This Man Helped Villagers Revive A River And Brought Water To Rajasthani Villages

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2:00 pm 7 Nov, 2015


When  you choose to shower instead of using a bucket for bathing because you find it more refreshing, remember there are people living in Indian villages who scrounge for a few drops of water to drink. In spite of many government policies to save water, the government wasn’t doing much about it!

But we have people like Rajender Singh, who became the ‘Water Man of India’.

He worked and rescued the underprivileged!




Rajasthan is a desert where ‘thirst’ has a different meaning.

People here follow rich traditional water harvesting methods to save those few drops that turn into a lifesaver.



More than a decade ago, Rajender along  with his friends decided to do something.

Their work would have been doubly hard without the water-starved people who lived there and we struggling for survival.

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They took help from the people who lived there, to help them in turn.

They gave villagers a simple task of  reviving people’s knowledge and using their traditional water harvesting system.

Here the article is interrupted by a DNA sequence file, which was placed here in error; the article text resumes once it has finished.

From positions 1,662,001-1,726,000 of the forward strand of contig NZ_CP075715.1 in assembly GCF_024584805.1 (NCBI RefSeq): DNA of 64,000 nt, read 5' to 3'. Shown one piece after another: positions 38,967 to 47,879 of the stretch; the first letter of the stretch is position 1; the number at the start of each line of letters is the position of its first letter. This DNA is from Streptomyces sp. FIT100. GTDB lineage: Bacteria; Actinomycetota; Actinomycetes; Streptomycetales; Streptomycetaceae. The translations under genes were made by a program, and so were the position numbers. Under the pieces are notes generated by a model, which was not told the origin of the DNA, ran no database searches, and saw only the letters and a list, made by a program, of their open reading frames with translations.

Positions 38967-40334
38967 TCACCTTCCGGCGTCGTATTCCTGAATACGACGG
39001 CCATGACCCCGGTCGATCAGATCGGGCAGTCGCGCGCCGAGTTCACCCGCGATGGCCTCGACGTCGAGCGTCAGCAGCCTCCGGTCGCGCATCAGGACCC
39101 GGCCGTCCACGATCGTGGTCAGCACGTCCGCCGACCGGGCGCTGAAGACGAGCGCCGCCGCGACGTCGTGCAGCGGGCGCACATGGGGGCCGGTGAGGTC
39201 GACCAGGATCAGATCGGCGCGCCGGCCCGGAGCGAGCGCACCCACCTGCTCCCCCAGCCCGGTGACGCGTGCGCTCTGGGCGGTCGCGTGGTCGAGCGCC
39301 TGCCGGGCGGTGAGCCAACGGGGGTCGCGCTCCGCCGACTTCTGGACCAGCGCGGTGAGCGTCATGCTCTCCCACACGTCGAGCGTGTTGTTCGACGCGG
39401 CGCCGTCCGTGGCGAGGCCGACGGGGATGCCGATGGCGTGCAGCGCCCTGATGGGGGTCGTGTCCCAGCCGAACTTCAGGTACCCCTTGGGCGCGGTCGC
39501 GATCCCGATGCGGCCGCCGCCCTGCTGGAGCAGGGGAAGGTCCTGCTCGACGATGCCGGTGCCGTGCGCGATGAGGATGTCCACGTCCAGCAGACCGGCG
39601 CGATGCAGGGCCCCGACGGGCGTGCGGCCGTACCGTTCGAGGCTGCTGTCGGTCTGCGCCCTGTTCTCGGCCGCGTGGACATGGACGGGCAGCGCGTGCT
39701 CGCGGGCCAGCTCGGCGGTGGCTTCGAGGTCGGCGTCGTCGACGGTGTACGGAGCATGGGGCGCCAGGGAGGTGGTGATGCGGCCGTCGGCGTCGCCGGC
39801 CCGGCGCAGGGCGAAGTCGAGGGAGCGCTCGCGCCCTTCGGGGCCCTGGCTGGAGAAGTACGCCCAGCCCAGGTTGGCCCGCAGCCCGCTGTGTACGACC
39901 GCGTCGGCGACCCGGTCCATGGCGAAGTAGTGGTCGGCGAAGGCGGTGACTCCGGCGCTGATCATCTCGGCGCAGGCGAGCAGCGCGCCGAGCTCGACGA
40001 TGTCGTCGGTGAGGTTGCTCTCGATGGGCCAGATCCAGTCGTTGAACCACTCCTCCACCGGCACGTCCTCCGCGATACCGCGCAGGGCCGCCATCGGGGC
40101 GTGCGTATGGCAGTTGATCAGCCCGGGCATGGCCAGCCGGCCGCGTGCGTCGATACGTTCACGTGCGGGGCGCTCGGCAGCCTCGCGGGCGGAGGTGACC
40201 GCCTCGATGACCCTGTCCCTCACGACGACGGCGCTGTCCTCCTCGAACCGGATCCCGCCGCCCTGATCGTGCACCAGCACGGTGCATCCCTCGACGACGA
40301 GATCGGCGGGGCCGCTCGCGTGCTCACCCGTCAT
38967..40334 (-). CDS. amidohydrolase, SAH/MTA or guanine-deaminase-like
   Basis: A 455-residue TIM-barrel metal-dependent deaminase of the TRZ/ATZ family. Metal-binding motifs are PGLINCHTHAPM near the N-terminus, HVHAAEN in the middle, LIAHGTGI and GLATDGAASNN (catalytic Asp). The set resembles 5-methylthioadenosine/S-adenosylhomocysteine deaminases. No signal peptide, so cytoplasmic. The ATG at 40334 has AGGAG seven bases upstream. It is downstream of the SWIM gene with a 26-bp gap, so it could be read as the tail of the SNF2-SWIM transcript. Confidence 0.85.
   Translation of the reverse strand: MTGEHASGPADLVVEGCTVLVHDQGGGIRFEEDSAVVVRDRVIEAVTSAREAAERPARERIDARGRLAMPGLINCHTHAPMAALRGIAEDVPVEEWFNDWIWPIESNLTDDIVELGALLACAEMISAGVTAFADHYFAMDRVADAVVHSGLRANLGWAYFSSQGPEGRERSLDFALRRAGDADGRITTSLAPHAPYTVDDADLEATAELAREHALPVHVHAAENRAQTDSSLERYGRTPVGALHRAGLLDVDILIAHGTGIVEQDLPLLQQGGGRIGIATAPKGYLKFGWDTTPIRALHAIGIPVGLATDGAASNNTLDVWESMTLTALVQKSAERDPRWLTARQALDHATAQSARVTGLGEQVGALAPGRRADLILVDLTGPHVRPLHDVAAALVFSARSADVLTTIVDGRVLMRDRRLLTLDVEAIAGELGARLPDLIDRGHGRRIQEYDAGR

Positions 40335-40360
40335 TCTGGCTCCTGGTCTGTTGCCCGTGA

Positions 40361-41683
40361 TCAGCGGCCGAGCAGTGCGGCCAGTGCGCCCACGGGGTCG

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His organization ‘Tarun Bharat Sang‘ inspired people.

They all came up with ideas of harvesting that could work and decided to rebuilt ‘johads’. A johad  is a rainwater storage tank that collects and stores water throughout the year, to be used for the purpose of drinking by humans and cattle.



Their future was put in their own hands.

Men and women ardently worked together day and night and contributed to the effort.



Water is often the dividing line between poverty and prosperity.

They effort and ideas worked. Things started to change as the water table started to rise.



Water improved the agrarian society, now surrounded by lush green forest, and facilitated them to built a sanctuary along the side of the johads.



With the rise in the water table, the Arvari river came back to life.

That did not happen in a flash; it took years of effort to make this miracle happen.



238 small- and  medium-sized johads were built through 70 villages by 1994, and the 45-km-long Arvari was in full flow.



These contrasting visuals of Rajasthan are almost unbelievable; they prove communities and villages can change their future.

Village after village worked to change their fortunes by adopting the method of johads.


Watch the whole video to understand the effort and contribution they made to change their own future with the help of Rajinder Singh.